A hundred years ago today Théophile Delcassé, the French foreign minister, resigned. The architect of prewar French diplomacy as foreign minister from 1898 until 1905, and a former navy minister, Delcassé had been recalled to the foreign office by the new Viviani government in August 1914, and was one of its most prestigious figures, particularly on the international stage. A firm supporter of complete strategic focus on the Western Front, his departure came in protest at Anglo-French commitment of resources to Salonika, and was the substantial straw that broke the fragile back of the French government. Within a fortnight, the Viviani regime would be gone, and this seems a good time to dispel any easy assumptions that French democratic government bore much resemblance to its British counterpart in 1915.
In Britain, the elected government controlled the armed forces. In France, the armed forces controlled the elected government. I could just leave it at that, point simply made, but the difference made a difference to the big picture, so it merits a bit of explanation.
Where the British system of government was enshrined in tradition and had developed since the seventeenth century through reform rather than revolution, French democracy was a volatile beast, with a lively history of upheaval and overthrow since its birth in revolution. The assumptions, broadly speaking basic to the British political psyche, that patterns of power and the comfortable prestige of those wielding it were fixed, didn’t apply to politicians in France. They did apply to the French Army.
Like the Royal Navy in Britain, the French Army basked in the glories of its Napoleonic past, and was generally viewed as the foundation and spirit of the nation. But where the Royal Navy was part of, and committed to, the political status quo, the French Army (again broadly speaking) regarded democracy in general and the Republic’s constitution in particular with what can at best be described as suspicious tolerance. Meanwhile a substantial majority of the body politic regarded the Army as the nation’s sole credible authority in time of struggle – in particular, ever since the catastrophic defeat by Germany in the war of 1870–71 – and saw politicians as collectively to blame for any setbacks along the way, a point of view assiduously encouraged by the more politically inclined among the military.
The semi-permanent struggle in France between a strong military and a weak political establishment took a major turn in the summer of 1914. The outbreak of war inevitably strengthened the Army’s position, and while President Poincaré was no mere figurehead, the crisis found a novice premier, Viviani, at the helm of government. Viviani was serving his first stint in a job that most of the big hitters in French politics had occupied more than once. A compromise leader and nobody’s strong man, he could exert no more than marginal influence on the military juggernaut let loose in August, and the government’s only real role in the military disasters that followed was to take the blame.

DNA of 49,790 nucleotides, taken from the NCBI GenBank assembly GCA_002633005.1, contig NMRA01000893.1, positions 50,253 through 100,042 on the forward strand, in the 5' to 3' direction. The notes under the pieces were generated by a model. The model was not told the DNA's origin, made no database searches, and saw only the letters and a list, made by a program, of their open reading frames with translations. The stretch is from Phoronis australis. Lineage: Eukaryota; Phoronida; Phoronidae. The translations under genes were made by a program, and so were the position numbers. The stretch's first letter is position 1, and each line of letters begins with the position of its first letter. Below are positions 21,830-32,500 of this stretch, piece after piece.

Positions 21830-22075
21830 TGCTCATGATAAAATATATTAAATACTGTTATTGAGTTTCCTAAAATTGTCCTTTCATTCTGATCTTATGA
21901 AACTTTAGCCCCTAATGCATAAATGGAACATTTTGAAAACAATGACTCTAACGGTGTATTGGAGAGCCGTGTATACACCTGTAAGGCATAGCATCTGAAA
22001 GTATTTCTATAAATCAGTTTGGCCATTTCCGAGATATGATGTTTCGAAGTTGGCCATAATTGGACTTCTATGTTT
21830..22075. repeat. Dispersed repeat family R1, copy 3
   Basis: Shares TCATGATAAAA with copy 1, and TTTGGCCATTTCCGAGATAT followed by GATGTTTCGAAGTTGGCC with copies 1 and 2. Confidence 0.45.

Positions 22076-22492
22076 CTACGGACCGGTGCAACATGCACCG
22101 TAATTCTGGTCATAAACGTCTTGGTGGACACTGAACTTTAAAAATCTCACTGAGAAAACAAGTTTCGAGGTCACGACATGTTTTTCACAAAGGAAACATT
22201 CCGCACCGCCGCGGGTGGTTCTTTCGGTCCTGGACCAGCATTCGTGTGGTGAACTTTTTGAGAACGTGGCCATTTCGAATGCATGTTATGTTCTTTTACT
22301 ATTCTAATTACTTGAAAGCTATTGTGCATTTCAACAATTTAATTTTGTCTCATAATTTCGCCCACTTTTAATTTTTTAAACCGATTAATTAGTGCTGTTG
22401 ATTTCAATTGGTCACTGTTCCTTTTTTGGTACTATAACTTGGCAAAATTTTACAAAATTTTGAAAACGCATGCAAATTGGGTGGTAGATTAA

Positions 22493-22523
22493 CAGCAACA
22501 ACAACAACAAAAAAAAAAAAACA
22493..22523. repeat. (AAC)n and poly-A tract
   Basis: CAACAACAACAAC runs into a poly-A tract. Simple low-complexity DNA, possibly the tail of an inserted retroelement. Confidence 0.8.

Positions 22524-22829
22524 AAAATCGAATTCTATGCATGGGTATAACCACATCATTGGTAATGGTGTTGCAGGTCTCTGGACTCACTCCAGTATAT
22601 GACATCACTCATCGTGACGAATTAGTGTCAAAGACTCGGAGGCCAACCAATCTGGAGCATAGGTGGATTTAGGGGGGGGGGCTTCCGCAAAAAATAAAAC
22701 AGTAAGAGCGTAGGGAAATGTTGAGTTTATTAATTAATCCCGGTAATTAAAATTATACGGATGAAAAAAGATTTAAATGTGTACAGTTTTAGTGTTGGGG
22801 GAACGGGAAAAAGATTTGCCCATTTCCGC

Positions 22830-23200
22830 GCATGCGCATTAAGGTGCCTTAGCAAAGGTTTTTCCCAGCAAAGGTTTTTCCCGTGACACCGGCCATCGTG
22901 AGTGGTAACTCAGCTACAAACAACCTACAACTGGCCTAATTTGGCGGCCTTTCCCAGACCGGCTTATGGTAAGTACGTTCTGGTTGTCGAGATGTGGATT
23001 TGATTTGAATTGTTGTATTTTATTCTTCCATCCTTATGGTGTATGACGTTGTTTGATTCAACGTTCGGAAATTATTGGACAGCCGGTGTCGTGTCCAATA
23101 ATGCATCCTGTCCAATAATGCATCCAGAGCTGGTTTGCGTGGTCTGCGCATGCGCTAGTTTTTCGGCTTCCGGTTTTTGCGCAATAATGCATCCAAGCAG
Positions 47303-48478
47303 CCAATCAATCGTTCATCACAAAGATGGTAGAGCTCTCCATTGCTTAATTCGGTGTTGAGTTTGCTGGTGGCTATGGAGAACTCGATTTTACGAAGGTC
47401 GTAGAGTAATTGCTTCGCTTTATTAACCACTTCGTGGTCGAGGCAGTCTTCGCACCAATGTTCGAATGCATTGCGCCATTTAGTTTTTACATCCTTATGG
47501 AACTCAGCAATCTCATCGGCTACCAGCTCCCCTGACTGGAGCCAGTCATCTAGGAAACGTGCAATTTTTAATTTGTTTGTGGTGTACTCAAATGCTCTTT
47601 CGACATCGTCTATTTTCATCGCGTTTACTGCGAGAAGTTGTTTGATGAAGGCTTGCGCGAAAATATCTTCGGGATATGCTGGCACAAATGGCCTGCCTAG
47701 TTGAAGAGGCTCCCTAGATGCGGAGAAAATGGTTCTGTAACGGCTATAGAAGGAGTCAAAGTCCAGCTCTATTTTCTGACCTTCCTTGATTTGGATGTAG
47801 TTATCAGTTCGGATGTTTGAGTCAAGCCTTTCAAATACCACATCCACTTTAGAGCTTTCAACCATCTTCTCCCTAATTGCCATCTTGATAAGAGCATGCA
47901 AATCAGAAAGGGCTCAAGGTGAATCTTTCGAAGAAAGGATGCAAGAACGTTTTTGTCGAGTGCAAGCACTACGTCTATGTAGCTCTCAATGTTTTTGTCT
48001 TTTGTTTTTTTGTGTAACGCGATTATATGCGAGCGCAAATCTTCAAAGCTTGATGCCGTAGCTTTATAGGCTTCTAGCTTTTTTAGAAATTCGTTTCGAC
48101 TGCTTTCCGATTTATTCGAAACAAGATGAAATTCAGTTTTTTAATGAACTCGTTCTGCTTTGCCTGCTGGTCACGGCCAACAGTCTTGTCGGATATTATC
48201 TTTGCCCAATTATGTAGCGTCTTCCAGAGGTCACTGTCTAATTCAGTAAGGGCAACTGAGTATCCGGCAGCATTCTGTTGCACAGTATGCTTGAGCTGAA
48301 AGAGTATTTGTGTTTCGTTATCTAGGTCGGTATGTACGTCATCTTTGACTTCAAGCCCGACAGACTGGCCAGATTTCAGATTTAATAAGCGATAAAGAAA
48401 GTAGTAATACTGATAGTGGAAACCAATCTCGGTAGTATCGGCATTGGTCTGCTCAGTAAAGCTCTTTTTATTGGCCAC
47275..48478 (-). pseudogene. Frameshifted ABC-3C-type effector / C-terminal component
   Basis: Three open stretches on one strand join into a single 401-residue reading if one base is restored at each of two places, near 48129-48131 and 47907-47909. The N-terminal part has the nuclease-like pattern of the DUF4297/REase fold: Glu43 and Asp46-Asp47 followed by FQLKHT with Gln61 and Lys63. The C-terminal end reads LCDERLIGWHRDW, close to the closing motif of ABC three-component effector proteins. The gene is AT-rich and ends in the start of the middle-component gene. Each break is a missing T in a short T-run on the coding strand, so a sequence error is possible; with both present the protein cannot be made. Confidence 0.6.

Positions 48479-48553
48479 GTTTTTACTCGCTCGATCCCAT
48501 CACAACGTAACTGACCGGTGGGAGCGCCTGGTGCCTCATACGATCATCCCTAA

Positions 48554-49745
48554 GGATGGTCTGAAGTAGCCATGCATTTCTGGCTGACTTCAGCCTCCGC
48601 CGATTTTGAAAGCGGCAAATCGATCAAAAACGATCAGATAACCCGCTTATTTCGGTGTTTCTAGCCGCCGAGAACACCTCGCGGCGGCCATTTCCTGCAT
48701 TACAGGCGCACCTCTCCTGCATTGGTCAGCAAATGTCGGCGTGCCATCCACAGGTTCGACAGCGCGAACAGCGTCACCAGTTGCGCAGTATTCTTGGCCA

Circumstances weakened the government’s position still further during the first months of the War. At the height of the invasion crisis, with Paris under threat, it had moved to Bordeaux. When it returned the nation was under martial law and the capital had been included in the ‘Zone of the Armies’, making it effectively part of the front line and subjecting the cabinet to military authority. It didn’t help that the ultimate authority was Joffre, whose contempt for all things political knew no bounds and whose word could not be challenged after his victory at the Marne.
By the autumn of 1915, the government had survived a year as the Army’s supply dogsbody, struggling to mobilise a nation that was industrially backward by Anglo-German standards and had lost its most productive region – including two-thirds of iron and steel capacity, forty percent of coal output and a sixth of the industrial workforce – to German occupation. As military demands mushroomed and the military failures piled up, Viviani’s cabinet absorbed blame from the military, the press and the populace, while Viviani himself stood accused of failure to control the Army on one hand, and failure to meet its needs on the other. With no obvious successor champing to receive the poisoned chalice of government, cabinet survival depended on an appearance of unity and the continued support of senior political figures. Obviously divided over strategic priorities and deprived of Delcassé, government authority dwindled beyond repair.
Very little changed when Viviani resigned in late October. His government was replaced by another coalition under the more prestigious figure of moderate socialist leader Aristide Briand, whose third term (of six) as premier would last for eighteen months. The military continued to dominate political authority in France, and although Joffre would eventually be out-manoeuvred and removed at the end of 1916, the repeated failure of his offensive tactics and the defensive carnage he supervised at Verdun had much more to do with his fall from grace than any strengthening of civilian authority.
A hundred years on, popular views of the First World War tend to assume that Britain and France – neighbours, democracies and allies – were cut from the same, essentially parliamentary, sociopolitical cloth. They weren’t then, and nobody with an eye on history thought they were. They aren’t now, but we’re not so good at history these days.